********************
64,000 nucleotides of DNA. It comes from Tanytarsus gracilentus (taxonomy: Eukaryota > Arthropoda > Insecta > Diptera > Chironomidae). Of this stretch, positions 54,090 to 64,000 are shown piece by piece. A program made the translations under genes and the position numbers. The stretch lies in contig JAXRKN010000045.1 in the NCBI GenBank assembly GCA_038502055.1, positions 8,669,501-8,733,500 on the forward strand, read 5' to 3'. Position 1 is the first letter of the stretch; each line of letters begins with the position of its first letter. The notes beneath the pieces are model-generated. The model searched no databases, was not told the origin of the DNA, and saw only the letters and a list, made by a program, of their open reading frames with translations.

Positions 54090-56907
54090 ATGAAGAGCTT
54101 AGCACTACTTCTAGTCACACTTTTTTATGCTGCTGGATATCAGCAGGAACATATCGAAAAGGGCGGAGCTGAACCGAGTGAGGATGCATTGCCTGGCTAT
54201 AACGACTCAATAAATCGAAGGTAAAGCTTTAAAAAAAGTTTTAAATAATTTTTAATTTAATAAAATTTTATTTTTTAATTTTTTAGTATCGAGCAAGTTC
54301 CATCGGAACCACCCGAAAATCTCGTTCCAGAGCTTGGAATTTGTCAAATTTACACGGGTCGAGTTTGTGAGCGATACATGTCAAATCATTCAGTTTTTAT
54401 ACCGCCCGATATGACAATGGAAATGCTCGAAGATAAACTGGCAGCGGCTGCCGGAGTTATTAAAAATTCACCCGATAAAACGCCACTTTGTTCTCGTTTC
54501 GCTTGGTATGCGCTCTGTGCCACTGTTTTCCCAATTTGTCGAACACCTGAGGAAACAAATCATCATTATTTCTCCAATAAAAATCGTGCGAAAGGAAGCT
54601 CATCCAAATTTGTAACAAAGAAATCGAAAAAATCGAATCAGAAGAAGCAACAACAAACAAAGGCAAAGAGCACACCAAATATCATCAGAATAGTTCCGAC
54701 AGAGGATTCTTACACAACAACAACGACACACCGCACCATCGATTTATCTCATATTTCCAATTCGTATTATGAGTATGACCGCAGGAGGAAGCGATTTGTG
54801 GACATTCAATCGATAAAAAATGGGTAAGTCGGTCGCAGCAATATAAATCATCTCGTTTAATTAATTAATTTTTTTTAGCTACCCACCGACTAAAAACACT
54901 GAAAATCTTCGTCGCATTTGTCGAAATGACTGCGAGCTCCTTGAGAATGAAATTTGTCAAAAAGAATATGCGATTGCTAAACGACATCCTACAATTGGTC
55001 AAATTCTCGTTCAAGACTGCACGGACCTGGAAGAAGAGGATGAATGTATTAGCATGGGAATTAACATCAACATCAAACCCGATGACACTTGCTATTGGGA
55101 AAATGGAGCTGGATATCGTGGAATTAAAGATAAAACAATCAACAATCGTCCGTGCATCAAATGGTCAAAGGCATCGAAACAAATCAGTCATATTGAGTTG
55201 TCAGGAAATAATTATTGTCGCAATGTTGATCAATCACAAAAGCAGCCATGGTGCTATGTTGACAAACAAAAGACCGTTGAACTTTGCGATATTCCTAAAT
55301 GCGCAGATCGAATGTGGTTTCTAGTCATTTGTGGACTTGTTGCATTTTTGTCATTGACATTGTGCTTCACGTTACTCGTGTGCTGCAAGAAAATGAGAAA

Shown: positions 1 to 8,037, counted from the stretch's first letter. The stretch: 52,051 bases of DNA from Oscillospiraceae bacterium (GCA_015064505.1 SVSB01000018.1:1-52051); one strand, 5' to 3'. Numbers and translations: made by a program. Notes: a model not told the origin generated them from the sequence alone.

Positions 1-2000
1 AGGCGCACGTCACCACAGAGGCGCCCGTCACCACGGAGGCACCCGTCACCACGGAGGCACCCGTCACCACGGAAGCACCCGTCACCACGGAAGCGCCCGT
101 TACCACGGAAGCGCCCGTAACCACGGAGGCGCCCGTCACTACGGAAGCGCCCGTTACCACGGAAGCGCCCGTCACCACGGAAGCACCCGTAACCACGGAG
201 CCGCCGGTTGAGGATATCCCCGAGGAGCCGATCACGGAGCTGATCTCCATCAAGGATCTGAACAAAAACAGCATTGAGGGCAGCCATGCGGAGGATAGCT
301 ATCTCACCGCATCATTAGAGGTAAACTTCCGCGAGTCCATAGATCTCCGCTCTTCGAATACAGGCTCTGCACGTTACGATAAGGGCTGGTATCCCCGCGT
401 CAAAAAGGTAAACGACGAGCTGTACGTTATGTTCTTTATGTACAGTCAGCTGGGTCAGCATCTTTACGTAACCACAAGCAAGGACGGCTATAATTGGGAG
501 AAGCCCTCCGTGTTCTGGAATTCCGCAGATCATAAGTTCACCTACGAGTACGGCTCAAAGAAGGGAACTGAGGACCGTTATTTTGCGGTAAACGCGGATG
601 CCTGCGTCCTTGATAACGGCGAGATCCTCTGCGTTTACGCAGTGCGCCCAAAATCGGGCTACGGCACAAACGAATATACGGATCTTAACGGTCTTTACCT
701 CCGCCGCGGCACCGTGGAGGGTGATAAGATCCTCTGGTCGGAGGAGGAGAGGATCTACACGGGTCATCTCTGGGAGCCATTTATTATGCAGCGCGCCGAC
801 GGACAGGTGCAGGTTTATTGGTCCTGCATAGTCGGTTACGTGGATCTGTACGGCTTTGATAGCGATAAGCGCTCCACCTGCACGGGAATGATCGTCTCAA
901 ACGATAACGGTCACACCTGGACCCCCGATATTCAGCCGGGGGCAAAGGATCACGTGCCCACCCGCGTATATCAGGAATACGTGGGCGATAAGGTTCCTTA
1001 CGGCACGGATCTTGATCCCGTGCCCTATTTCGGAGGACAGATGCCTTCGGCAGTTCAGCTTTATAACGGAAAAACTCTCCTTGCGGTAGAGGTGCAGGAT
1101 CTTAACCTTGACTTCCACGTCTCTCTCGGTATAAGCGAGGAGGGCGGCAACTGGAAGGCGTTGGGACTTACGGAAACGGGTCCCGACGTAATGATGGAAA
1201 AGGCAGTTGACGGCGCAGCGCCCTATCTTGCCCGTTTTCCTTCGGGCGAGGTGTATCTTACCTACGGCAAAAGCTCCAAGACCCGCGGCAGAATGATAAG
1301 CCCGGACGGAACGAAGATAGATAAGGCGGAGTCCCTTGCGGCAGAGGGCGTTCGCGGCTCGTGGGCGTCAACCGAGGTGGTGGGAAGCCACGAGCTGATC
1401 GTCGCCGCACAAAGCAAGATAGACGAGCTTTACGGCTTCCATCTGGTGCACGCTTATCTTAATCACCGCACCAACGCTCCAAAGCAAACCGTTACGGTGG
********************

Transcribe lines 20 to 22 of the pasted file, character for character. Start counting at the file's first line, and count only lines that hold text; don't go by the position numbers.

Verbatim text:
101 TACCACGGAAGCGCCCGTAACCACGGAGGCGCCCGTCACTACGGAAGCGCCCGTTACCACGGAAGCGCCCGTCACCACGGAAGCACCCGTAACCACGGAG
201 CCGCCGGTTGAGGATATCCCCGAGGAGCCGATCACGGAGCTGATCTCCATCAAGGATCTGAACAAAAACAGCATTGAGGGCAGCCATGCGGAGGATAGCT
301 ATCTCACCGCATCATTAGAGGTAAACTTCCGCGAGTCCATAGATCTCCGCTCTTCGAATACAGGCTCTGCACGTTACGATAAGGGCTGGTATCCCCGCGT